[18], Congo Red [20], and Amido Naphtol Red G [25] onto HDTMAmontmorillonite.
3.3. Effect of pH
From Fig. 3 it can be seen that the uptake of MG onto the OC
slightly increased from 95% of removal at pH 3 to a maximum of

Fig. 4. Effect of contact time on malachite green adsorption on the organoclay at

different temperatures (malachite green initial concentration = 60 mg L1 , pH 6).

99.6% in the pH interval 410. It is reported that MG color is stable in the pH range 37 and color reduction increases from pH 7
to 11 [26]. Furthermore, the MG molecules (pka = 10.3) get protonated in the acidic medium and deprotonated at higher pHs [5]. Also
surface groups of the OC (pHzpc = 8.0) are protonated below pH 8.
Consequently, there was no electrostatic attraction between MG
molecules and the OC. Therefore, the hydrophobic and chemical
interactions could be the major forces for adsorption. These mechanisms have been reported to explain the adsorption of Reactive
Red 141 [18], Direct Red 2 [21], Reactive Blue 19 [18], and tannins
[14] by OCs.
3.4. Effect of time
Fig. 4 shows the effect of time on the MG adsorption by the OC,
conducted at different temperatures ranging between 25 and 60 C.
All curves show that adsorption capacity increases with time. The
initial rate was rapid and thereafter it was gradual until the equilibrium was reached. The initial stage indicates rapid attachment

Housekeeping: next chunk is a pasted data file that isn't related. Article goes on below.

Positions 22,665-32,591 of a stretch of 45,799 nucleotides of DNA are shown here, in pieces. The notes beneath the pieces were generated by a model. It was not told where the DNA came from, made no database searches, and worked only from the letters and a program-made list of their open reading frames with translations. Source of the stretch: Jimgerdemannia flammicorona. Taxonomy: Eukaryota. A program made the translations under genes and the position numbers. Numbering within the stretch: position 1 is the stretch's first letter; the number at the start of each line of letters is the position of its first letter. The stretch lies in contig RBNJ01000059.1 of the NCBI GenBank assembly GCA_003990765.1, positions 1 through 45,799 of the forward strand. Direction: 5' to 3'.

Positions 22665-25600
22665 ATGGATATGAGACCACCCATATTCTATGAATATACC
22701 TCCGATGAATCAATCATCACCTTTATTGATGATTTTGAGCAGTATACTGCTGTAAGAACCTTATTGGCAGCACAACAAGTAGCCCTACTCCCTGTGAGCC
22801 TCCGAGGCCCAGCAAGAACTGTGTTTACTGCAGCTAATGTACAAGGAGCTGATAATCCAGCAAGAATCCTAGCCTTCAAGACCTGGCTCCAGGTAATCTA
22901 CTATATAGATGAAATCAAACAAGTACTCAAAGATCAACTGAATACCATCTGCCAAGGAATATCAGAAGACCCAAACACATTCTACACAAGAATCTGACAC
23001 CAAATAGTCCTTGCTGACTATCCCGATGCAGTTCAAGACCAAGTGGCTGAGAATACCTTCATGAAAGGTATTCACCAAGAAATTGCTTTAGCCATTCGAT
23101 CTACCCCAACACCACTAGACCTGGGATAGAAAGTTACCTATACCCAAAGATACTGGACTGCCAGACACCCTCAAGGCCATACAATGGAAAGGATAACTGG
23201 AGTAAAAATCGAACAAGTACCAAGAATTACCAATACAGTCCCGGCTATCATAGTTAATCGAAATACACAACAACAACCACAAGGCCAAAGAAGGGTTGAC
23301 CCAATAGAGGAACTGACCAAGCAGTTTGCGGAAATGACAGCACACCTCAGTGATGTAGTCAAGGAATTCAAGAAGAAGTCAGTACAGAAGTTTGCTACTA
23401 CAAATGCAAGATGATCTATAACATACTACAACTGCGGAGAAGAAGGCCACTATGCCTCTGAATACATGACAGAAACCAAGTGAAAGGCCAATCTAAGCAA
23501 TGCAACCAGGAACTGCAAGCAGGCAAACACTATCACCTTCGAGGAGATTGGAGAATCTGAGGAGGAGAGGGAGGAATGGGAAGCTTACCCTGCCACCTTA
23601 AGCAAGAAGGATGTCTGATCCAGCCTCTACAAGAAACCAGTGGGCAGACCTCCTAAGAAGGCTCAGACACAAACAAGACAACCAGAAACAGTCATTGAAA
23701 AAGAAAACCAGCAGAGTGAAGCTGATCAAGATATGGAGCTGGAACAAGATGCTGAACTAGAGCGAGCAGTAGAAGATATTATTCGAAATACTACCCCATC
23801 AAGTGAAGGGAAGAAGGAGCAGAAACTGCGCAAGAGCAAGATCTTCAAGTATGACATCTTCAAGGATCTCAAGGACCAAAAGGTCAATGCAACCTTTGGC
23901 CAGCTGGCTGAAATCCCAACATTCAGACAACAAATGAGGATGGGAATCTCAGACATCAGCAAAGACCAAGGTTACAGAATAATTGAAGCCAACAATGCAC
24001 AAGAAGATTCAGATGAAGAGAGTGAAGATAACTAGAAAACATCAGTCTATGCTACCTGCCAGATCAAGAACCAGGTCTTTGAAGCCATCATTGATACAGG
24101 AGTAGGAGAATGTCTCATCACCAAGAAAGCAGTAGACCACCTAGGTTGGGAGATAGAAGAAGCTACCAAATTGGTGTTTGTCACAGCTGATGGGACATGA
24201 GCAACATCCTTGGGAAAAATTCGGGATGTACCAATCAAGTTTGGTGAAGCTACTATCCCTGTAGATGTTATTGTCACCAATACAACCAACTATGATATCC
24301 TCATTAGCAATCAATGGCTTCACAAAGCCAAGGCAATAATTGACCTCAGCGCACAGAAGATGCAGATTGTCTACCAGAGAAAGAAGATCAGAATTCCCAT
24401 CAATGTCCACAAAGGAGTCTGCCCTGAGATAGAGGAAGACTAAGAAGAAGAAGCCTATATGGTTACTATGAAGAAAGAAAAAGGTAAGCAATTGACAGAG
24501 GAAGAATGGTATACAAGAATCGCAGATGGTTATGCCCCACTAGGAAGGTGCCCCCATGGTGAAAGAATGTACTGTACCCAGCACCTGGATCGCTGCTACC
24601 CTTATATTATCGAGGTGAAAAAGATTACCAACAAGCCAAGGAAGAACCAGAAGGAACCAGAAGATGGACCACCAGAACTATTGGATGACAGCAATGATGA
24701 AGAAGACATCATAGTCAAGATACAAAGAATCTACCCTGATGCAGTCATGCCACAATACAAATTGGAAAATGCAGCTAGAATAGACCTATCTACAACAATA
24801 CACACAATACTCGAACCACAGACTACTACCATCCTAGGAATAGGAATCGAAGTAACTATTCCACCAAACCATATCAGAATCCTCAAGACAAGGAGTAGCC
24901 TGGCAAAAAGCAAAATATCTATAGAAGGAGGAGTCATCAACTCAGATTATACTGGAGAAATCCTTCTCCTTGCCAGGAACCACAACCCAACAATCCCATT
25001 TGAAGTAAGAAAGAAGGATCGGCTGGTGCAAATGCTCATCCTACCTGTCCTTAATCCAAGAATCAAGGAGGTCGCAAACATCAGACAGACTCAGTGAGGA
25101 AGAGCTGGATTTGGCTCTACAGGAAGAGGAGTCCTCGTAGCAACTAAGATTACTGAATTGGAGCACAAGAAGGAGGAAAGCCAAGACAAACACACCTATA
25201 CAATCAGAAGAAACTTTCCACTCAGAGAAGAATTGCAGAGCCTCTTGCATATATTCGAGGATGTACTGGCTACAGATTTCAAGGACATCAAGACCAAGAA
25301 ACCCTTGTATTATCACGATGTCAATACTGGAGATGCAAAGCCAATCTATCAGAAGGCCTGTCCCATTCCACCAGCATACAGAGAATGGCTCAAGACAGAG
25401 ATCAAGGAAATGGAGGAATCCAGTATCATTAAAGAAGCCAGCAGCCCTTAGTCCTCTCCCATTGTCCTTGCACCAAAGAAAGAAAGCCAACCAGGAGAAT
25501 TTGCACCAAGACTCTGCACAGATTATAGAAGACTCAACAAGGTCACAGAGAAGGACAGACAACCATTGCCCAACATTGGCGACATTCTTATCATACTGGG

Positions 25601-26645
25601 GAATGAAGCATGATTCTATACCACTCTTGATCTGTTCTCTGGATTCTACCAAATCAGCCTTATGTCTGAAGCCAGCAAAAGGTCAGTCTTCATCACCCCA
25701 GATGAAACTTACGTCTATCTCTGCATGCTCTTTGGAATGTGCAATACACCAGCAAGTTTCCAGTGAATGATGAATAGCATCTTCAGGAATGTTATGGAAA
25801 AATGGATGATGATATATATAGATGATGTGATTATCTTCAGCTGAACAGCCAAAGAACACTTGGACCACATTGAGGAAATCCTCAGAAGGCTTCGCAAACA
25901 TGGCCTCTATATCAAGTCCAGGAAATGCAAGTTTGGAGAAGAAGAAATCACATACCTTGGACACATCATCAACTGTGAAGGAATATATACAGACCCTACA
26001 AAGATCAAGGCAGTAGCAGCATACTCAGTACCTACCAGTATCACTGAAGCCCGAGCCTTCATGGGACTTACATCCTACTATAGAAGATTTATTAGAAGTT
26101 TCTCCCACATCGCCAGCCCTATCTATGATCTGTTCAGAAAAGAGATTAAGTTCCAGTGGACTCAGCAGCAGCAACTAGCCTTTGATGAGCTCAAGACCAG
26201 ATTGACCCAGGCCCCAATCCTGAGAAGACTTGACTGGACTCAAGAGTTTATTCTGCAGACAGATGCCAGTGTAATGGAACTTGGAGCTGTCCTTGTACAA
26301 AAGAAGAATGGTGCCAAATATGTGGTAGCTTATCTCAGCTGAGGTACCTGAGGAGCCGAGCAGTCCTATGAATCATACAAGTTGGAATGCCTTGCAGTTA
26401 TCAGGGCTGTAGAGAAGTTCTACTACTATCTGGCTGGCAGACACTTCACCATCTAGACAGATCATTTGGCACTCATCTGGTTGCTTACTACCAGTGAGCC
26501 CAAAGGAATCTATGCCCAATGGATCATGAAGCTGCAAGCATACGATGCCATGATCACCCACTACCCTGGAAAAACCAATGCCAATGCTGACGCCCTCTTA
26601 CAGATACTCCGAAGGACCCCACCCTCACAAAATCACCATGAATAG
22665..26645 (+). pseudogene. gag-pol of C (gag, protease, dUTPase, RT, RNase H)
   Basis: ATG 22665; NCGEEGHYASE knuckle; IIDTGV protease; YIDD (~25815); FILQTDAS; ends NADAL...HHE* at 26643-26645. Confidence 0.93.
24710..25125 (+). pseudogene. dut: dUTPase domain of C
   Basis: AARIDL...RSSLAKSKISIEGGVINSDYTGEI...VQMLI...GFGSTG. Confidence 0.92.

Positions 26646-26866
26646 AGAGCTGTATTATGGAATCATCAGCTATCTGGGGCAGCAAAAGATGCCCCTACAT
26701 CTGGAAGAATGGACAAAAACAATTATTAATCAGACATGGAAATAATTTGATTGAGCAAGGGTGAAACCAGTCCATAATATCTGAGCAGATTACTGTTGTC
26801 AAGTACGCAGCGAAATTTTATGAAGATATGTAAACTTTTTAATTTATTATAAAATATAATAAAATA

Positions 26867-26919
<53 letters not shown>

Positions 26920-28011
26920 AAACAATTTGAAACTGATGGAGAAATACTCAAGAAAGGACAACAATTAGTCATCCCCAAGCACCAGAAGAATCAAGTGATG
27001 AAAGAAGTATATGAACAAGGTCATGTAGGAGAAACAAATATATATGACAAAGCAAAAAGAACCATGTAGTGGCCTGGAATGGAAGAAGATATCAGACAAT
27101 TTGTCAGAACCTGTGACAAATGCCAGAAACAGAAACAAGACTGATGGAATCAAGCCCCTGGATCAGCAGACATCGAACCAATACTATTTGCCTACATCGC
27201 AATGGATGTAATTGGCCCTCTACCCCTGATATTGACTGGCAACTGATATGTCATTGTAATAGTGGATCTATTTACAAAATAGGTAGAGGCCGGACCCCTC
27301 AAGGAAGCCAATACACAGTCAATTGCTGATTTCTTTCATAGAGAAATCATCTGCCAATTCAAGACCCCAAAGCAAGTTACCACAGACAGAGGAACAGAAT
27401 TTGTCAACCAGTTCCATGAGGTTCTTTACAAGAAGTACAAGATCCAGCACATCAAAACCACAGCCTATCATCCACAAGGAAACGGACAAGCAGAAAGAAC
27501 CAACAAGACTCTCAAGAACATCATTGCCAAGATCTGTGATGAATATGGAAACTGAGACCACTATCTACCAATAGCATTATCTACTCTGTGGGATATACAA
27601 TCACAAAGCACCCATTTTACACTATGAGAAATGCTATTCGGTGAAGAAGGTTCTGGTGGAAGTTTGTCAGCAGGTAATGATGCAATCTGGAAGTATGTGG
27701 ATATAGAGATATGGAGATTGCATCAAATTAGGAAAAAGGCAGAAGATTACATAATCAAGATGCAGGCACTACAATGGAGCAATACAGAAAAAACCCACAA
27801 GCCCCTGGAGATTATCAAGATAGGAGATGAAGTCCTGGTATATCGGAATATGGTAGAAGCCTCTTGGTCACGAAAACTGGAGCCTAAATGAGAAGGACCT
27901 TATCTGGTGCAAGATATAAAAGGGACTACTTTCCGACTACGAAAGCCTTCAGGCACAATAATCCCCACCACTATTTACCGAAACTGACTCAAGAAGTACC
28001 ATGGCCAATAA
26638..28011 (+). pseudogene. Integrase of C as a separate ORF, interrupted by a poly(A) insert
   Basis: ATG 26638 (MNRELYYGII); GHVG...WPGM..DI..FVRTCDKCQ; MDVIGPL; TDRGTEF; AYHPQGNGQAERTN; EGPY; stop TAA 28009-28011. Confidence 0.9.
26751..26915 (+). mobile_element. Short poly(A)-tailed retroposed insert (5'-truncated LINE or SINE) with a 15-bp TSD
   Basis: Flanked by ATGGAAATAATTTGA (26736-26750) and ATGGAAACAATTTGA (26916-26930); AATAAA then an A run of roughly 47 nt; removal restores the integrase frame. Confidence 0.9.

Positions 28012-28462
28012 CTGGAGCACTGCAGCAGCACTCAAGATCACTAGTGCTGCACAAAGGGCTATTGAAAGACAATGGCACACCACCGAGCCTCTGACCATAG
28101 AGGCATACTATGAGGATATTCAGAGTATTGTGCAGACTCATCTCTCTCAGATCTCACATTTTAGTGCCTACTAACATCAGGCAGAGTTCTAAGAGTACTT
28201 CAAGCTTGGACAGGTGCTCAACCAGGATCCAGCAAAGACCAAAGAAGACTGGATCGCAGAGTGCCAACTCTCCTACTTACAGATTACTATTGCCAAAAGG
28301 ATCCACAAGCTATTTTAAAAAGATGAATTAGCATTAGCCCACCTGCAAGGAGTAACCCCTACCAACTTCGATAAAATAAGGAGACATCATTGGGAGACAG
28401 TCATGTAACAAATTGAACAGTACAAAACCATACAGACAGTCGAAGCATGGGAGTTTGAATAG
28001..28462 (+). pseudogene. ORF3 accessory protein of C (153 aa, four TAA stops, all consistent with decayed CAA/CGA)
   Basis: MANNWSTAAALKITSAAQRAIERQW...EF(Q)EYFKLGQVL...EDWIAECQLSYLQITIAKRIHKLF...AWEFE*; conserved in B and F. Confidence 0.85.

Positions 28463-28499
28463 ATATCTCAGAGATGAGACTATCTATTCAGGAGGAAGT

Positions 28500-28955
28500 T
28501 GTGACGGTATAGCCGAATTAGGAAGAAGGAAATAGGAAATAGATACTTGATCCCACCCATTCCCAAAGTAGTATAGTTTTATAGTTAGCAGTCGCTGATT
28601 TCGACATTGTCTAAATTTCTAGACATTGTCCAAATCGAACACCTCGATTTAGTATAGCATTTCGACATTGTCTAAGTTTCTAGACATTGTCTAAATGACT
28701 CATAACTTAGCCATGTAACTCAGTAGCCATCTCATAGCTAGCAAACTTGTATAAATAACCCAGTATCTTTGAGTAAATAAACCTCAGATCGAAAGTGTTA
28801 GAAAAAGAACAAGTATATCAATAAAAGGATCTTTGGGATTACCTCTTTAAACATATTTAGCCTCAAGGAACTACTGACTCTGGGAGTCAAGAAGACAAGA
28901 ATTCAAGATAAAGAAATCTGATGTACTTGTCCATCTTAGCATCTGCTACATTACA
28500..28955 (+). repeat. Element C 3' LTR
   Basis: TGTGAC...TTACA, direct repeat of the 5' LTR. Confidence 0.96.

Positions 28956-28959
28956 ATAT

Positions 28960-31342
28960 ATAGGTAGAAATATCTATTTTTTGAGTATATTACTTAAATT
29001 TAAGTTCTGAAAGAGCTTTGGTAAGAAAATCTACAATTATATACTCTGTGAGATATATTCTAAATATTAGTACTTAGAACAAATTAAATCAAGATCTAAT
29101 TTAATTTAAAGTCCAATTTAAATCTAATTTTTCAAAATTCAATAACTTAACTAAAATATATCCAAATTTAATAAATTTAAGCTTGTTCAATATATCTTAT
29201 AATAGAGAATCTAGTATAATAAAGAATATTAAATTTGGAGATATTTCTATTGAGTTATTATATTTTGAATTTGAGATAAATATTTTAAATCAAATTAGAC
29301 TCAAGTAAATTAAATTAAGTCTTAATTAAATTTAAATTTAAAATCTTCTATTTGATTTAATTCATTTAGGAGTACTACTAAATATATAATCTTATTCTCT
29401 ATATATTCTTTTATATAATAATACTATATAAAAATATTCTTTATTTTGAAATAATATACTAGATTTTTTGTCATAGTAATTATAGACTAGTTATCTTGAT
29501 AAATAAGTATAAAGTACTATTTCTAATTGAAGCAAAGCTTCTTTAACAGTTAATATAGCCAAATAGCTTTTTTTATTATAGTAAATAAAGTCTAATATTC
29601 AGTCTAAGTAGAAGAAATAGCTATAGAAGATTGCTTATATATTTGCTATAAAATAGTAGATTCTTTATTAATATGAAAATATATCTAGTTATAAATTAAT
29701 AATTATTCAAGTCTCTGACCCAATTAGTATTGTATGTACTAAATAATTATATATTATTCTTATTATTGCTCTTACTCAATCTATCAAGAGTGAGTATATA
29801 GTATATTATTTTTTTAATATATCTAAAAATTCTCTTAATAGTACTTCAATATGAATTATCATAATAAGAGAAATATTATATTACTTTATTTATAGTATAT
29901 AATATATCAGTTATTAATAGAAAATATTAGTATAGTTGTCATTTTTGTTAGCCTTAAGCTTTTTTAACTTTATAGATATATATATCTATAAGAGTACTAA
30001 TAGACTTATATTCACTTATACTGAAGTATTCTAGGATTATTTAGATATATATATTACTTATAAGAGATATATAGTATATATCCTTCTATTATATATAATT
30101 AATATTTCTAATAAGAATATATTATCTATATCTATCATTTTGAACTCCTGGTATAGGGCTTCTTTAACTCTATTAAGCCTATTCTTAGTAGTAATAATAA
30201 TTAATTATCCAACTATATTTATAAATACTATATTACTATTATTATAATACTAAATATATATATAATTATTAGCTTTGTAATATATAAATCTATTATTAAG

of MG molecules to the external surface of the OC. The second stage
is due to diffusion of solute molecules into pores of the adsorbent
or other surface reactions. The third step is the nal equilibrium
stage where MG diffusion is very slow due its low concentration.
The uptake of MG at the equilibrium was of 7.5 mg g1 (99.6% of
removal). As temperature increased, the time to reach equilibrium was lower. Specically, at 25, 40, and 60 C, the equilibrium
was reached in 240, 180 and 30 min, respectively. This implies
an increased surface activity and the kinetic energy of the solute
molecules, resulting in fast interactions between MG and the OC at
high temperatures.
3.4.1. Kinetic model
In order to investigate the sorption processes of MG onto the
OC, pseudo second-order kinetic model of adsorption was used.
This model was developed by Ho and Mckay [27], and is based on
the assumption that the chemical sorption is the rate-limiting step.
Its linear expression is:
k2 q2e

Fig. 3. Effect of pH on malachite green adsorption on the organoclay (malachite

green initial concentration = 60 mg L1 , T = 25 C, contact time 24 h).


where qt is the amount of solute adsorbed at any time t, qe is

the amount of solute adsorbed at equilibrium (mg g1 ) and k2
(g mg1 min1 ) is the rate constant.
Kinetic data obtained gave very good t with the pseudo-second
order model as shown by the R2 = 0.995 values (Table 2) indicating
a linear variation of t/qt against t. Based on this model a chemisorption reaction could be predominant in the rate-controlling step